Supreme Court Sides with Universities and Members of Oversight Board

Although the Supreme Court’s 5-4 ruling in favor of gun rights is getting most of the attention during its busy, final day before a three-month recess, there were several other significant rulings. Here are the highlights:

--The justices ruled by 5-4 that the University of California’s Hastings Law School can deny official recognition, funding, and campus facilities to a Christian student group that excludes openly gay students and others who will not follow the group’s religious tenets from obtaining leadership roles.

Justice Ginsburg’s majority opinion, with Justice Kennedy joining the four liberals this time, stressed that the Christian group was seeking "a preferential exemption" from Hastings’s policy of recognizing and assisting only student groups that "open eligibility for membership and leadership to all students."

Justice Alito’s dissent, joined by the three other conservatives, complained that that the principle underlying the majority’s decision was "no freedom for expression that offends prevailing standards of political correctness in our country’s institutions of higher learning." The case was Christian Legal Society v. Hastings College of the Law.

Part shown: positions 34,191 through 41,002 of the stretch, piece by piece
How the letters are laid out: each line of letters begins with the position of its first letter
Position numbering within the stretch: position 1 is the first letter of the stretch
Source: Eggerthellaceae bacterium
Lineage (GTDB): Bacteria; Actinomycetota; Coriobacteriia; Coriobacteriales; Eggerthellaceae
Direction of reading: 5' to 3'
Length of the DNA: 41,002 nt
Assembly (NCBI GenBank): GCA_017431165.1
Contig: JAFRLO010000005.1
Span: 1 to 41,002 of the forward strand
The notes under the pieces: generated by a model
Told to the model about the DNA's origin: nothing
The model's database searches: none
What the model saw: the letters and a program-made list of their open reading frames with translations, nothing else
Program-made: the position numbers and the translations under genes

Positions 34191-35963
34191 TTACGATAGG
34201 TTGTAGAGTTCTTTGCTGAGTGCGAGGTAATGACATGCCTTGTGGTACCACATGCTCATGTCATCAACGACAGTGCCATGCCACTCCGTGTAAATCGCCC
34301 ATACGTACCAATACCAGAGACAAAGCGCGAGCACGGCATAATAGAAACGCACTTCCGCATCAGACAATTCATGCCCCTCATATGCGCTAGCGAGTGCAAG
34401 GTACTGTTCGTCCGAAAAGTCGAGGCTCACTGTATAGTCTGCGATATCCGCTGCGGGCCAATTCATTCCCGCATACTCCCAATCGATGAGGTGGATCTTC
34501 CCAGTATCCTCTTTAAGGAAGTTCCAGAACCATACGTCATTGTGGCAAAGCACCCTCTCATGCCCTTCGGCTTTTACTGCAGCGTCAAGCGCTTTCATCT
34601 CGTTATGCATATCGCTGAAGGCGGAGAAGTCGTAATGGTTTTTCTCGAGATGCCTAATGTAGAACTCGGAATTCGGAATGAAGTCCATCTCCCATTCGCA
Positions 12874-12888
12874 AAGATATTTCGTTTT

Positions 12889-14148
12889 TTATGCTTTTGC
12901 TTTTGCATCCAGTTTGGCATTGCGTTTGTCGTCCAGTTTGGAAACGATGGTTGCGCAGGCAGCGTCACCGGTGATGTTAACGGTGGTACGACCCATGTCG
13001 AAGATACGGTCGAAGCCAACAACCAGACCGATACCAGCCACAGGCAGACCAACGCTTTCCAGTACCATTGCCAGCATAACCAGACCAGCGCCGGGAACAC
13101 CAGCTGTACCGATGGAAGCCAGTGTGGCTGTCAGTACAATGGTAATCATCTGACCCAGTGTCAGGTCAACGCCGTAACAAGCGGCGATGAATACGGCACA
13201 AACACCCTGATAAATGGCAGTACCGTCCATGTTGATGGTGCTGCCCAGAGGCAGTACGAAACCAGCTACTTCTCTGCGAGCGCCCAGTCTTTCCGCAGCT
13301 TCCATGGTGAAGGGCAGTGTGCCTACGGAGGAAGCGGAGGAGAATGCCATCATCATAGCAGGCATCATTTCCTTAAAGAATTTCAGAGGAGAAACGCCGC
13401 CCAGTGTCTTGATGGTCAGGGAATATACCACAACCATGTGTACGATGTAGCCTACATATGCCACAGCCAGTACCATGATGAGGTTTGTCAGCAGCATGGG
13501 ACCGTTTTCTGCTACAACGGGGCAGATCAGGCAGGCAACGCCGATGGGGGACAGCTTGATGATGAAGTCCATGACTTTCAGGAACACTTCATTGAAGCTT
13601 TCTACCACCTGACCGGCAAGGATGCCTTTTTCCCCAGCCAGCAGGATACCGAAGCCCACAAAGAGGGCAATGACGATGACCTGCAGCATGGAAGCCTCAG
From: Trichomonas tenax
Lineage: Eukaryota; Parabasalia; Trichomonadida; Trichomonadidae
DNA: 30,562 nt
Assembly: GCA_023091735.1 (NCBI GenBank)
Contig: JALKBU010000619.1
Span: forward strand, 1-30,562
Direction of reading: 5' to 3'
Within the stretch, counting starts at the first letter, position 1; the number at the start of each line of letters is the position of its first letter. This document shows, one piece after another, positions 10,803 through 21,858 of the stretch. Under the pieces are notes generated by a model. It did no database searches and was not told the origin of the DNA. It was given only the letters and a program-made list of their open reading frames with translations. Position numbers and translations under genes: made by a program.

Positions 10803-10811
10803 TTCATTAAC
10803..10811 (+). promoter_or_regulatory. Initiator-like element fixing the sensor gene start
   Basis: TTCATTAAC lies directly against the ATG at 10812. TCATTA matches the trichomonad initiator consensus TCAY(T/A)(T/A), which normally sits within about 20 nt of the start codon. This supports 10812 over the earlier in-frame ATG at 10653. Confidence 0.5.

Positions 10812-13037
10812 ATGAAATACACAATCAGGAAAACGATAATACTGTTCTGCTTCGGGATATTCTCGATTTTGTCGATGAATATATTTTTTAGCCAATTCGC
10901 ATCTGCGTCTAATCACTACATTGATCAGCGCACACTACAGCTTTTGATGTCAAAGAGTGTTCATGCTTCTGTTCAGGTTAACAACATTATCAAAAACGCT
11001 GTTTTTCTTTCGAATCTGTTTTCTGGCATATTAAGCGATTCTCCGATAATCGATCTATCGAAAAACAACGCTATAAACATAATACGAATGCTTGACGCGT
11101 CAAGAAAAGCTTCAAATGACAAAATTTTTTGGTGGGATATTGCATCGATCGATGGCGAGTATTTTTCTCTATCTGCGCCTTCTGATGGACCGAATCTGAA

--The court struck down as an invasion of presidential power a key provision of the 2002 Sarbanes-Oxley law, which was designed to prevent corporate accounting scandals like those that had caused the collapse of Enron and WorldCom. 

The now-voided provision provided an unusual two-level protection against removal for members of the newly created Public Company Accounting Oversight Board. It provided that neither the Securities and Exchange Commission nor the president could dismiss board members without some "cause."

Chief Justice John Roberts wrote for the five-justice majority that "such multilevel protection from removal is contrary to Article II's vesting of the executive power in the president."  The four liberals dissented in the case, Free Enterprise Fund v. Public Company Accounting Oversight Board.

--A patent-law case widely followed by the business community ended up producing only a narrow ruling that left much unresolved. The justices passed up a chance to determine whether computer software, medical diagnostic tests, online shopping methods, and other business methods can be patented. They agreed only that patent law does not protect the business practice before the court in the case at hand, Bilski v. Kappos. It involved a method of hedging against the effects of weather on energy prices.


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